Recently he’s written a short film that’s about to be made and he’s working on another project that he reckons could be a novel or perhaps a screenplay.
You could say that Thewlis is a renaissance man, albeit one with a very Northern modesty. The fact that he’s kept his Blackpool accent as well as his Northern sensibility is what seems to make people find it unlikely that he lives happily in Los Angeles with his partner, actor Anna Friel, and their daughter, Gracie, who is now five.
“I spoke to Gracie last night and her American accent was very pronounced,” he says, smiling. “It’s a bit odd, to have a daughter who sounds American. We wanted her to have a Northern accent because we’re both from Lancashire. We’ve got a nanny who’s from Blackpool. The idea of her growing up with a southern posh accent was strange, let alone American.”
Thewlis and Friel, who’s had huge success on American TV as well as the West End stage recently, try hard to make sure that their work schedules don’t get in the way of spending time with their daughter, and despite the fact that they love America he says they’re thinking carefully about where they need to be for Gracie to go to school.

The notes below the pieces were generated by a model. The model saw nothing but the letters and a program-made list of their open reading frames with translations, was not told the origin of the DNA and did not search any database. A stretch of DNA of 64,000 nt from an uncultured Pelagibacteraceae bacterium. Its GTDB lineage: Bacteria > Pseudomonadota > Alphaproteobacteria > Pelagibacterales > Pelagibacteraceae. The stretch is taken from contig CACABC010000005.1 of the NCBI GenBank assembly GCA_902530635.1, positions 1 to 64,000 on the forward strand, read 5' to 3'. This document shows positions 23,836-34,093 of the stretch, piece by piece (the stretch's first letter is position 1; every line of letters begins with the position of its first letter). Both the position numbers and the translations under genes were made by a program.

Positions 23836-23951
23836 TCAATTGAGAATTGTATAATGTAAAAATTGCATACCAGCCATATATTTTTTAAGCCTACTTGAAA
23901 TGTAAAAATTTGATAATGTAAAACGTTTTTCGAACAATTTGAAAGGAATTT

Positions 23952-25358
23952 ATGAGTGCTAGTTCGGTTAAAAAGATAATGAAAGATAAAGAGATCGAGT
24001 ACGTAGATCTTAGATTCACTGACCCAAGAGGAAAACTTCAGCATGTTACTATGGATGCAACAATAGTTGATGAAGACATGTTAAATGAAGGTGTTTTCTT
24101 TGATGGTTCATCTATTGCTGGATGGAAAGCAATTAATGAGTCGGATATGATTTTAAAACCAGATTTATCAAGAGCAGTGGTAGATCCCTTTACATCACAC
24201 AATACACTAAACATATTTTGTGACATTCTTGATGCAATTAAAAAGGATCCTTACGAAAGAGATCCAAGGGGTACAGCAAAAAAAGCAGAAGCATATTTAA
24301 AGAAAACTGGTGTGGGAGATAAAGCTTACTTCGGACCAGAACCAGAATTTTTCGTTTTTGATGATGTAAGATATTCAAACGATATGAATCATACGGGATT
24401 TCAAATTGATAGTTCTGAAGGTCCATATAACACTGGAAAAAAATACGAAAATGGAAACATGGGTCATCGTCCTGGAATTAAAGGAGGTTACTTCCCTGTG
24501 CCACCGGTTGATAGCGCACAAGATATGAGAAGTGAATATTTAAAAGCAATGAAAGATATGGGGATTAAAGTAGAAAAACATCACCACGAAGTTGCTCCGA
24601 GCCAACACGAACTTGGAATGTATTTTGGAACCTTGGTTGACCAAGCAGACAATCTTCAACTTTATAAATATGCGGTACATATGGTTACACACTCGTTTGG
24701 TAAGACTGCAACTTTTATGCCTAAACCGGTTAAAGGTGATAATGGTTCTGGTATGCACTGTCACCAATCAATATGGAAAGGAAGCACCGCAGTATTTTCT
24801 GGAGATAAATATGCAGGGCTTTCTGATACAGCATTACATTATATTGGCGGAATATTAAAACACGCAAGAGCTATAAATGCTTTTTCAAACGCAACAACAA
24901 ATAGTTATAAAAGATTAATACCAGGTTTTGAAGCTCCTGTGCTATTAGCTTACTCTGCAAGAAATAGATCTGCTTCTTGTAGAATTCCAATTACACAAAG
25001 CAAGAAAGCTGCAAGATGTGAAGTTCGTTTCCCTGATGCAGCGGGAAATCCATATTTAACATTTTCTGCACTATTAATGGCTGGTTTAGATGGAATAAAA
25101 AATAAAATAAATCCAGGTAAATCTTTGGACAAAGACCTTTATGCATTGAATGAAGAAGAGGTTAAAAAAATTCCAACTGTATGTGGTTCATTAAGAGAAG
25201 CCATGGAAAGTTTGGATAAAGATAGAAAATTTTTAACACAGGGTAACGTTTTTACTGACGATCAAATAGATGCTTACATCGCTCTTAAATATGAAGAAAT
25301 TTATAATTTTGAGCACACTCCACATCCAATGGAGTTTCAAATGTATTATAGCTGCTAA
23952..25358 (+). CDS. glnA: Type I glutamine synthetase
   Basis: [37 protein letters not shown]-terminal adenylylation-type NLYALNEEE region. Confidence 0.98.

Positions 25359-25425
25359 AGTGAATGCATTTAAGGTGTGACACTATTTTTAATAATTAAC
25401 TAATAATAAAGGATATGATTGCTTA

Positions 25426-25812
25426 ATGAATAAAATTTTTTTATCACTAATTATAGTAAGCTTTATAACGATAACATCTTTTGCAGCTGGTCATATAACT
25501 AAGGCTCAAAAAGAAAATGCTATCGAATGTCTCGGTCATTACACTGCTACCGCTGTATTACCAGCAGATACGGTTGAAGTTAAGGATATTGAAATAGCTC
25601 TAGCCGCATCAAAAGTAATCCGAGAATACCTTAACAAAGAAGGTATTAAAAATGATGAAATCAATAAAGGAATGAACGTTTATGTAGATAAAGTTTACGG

“We’ve got to decide some big things,” he says. “Anna is very respected in America, more than here. It’s going very well for her there. And I really like it out there. We have a beautiful house and nice friends. It’s a great place to be. It’s not the LA that everyone thinks of.”
If he sounds a tiny bit defensive you can’t blame him. For some reason, no-one seems to think that Thewlis should be at home in LA. He’s always asked about it, he says, and he doesn’t understand why.
“It’s like a second home. We live up in the hills, which is gorgeous. The weather’s always really good so what’s not to like? You can go to the beach, the mountains, the desert, go on road trips. What bit am I supposed to not like? And I’m from Blackpool so even the falseness, all the façade, I like that. Santa Monica pier at a certain time of day could be Blackpool central pier. It’s got the same ferris wheel. It’s just like Blackpool, really, but nicer.”
Thewlis has said in the past that Friel has been a good influence on him, but I wonder if he’s been the same for her? “I suppose so, yeah,” he says warily. “We’d like to do some work together, that’s something we talk about. Theatre. We’re too young just now, but when we’re older it’d be great to do “Who’s Afraid of Virginia Woolf”? In ten years’ time that could be very interesting. I love it, it’s one of my favourite plays. I think Anna would be great as Martha. We’ve even started casting the other two, nothing official, just our ideas. I think people would come and see that.” I’m sure they would.
· Published | 07 October 2010
· Journalist | Claire Black
· Source | © The Scotsman
· Credit | Submitted by Amanda